More companies are joining in the fight over Internet taxation begun by Amazon.com.
Internet retailers Blue Nile and Overstock.com have joined the Web’s largest retailer in dropping affiliate programs in North Carolina and Rhode Island, according to numerous press reports. Amazon also reportedly dropped its affiliate program in Hawaii.
Affiliate programs allow Web site operators to earn money from product sales by setting up online stores and funneling customers to the parent site.
In all three states, lawmakers are considering or have passed legislation that would require collection of sales tax from customers who purchase from online sites that have affiliate programs in that state. Other states may follow suit as they try to find ways to replace revenue that has evaporated in the recession.
Most states already tax online purchases from sites run by companies that have traditional storefronts in the state, such as Best Buy or Wal-Mart.
However, Amazon and the other online retailers argue such legislation is unconstitutional because, to quote Blue Nile’s letter to affiliates, “it requires sellers with no physical presence in the state to collect sales tax on sales to buyers in that state.”
Blue Nile is evaluating whether to take similar action in other states, spokesperson John Baird told the E-Commerce Times.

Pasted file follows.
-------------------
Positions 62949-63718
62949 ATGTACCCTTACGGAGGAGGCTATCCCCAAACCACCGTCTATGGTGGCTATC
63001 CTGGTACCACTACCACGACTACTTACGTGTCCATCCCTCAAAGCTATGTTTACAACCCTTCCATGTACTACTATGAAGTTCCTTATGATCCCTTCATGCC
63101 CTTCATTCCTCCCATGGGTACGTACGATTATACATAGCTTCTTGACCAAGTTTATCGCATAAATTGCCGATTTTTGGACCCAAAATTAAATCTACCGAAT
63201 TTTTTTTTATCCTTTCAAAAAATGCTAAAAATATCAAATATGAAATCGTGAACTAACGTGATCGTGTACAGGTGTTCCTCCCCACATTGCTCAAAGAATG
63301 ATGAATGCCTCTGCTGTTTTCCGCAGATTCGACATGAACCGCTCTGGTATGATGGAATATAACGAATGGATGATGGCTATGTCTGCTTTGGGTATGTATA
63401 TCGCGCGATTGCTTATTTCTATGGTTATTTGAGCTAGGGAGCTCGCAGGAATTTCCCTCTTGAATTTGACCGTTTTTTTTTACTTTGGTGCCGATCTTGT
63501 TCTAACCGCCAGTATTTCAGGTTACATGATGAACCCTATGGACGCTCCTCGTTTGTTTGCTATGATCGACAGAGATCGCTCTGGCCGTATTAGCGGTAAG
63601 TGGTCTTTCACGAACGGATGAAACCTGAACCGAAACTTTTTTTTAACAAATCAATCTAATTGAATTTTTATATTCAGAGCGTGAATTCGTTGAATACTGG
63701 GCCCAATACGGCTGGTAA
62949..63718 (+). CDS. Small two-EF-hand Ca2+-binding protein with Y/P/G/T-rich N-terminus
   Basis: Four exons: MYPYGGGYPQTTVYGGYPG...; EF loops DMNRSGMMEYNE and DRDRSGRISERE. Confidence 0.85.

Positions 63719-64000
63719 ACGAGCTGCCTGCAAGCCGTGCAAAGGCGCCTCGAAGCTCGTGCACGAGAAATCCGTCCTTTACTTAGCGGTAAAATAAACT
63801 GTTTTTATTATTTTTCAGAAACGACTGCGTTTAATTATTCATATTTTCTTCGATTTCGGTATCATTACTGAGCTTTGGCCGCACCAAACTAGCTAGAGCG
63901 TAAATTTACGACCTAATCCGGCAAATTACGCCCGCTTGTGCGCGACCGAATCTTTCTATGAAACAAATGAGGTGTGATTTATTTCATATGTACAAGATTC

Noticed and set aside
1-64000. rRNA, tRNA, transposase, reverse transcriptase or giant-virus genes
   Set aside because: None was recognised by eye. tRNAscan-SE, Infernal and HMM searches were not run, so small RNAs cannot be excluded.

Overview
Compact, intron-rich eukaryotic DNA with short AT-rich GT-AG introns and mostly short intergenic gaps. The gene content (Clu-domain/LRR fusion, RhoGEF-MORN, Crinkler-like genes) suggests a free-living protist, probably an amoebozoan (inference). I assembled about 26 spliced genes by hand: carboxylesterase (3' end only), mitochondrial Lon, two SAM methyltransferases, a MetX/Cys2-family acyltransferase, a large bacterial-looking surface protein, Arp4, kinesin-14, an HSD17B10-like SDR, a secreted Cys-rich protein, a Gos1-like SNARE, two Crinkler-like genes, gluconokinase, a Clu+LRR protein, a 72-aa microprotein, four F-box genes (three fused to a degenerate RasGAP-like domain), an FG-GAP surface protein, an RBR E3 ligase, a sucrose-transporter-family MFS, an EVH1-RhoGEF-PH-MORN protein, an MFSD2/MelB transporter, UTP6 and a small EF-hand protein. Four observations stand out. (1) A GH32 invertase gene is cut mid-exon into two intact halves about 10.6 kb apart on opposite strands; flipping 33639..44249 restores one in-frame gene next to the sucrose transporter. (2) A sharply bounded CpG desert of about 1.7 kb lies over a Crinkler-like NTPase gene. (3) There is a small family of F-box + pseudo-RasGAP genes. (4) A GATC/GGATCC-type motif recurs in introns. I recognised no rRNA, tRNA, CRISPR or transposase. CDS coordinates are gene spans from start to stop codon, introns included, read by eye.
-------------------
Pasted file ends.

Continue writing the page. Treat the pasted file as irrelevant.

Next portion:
Amazon.com officials did not respond to a request for comment left with the company’s media relations office.
Affiliates Too Important to Brush Off
Affliate programs are a huge part of Amazon’s growth strategy, and it’s unlikely the company will disrupt those arrangements on a large scale to protest tax polices, Javelin Strategy & Research analyst Bruce Cundiff told the E-Commerce Times.
“Strategically, Amazon is farming more and more of its business to those affiliates,” he said. “They’re trying to create more of a marketplace. This is very important to Amazon’s present and future.”
Sales Tax Minor Motivator for Consumers
On the other hand, customer behavior data shows that sales tax avoidance is a relatively small factor in deciding whether to buy an item locally or online, Cundiff said.
“Convenience definitely trumps sales tax avoidance,” he said.
That means Amazon isn’t likely to lose much in sales to traditional retailers if they’re both taxed.
The changes could mean more to big-ticket retailers like Blue Nile or Tiger Direct, a computer and computer parts dealer.
“I think it makes more sense for companies like Blue Nile to jump in on this,” he said. “For Amazon, at the end of the day, it’s cutting off your nose to spite your face.”
Amazon is probably not bluffing, said Cundiff. That said, it’s unlikely the company would pull the plug on affiliate relations in California if that financially strapped state moves forward with a proposal to tax the site’s customers.
Such tax policies would backfire on states — and the country as a whole — if allowed to stand, said Overstock.com President Jonathan Johnson.
Affiliate programs would likely just move overseas, he said.
“Internet advertising is a tidy little business that can be done by just about anyone, anywhere on the globe, and when states unwisely and unconstitutionally pass these laws, their local Internet ad business will quickly go dark, and that ad business will simply migrate to states more friendly to Internet commerce,” explained Johnson. “In the end, the only thing to be accomplished by these laws will be to put more local citizens out of work — exactly the wrong choice in a down economy.”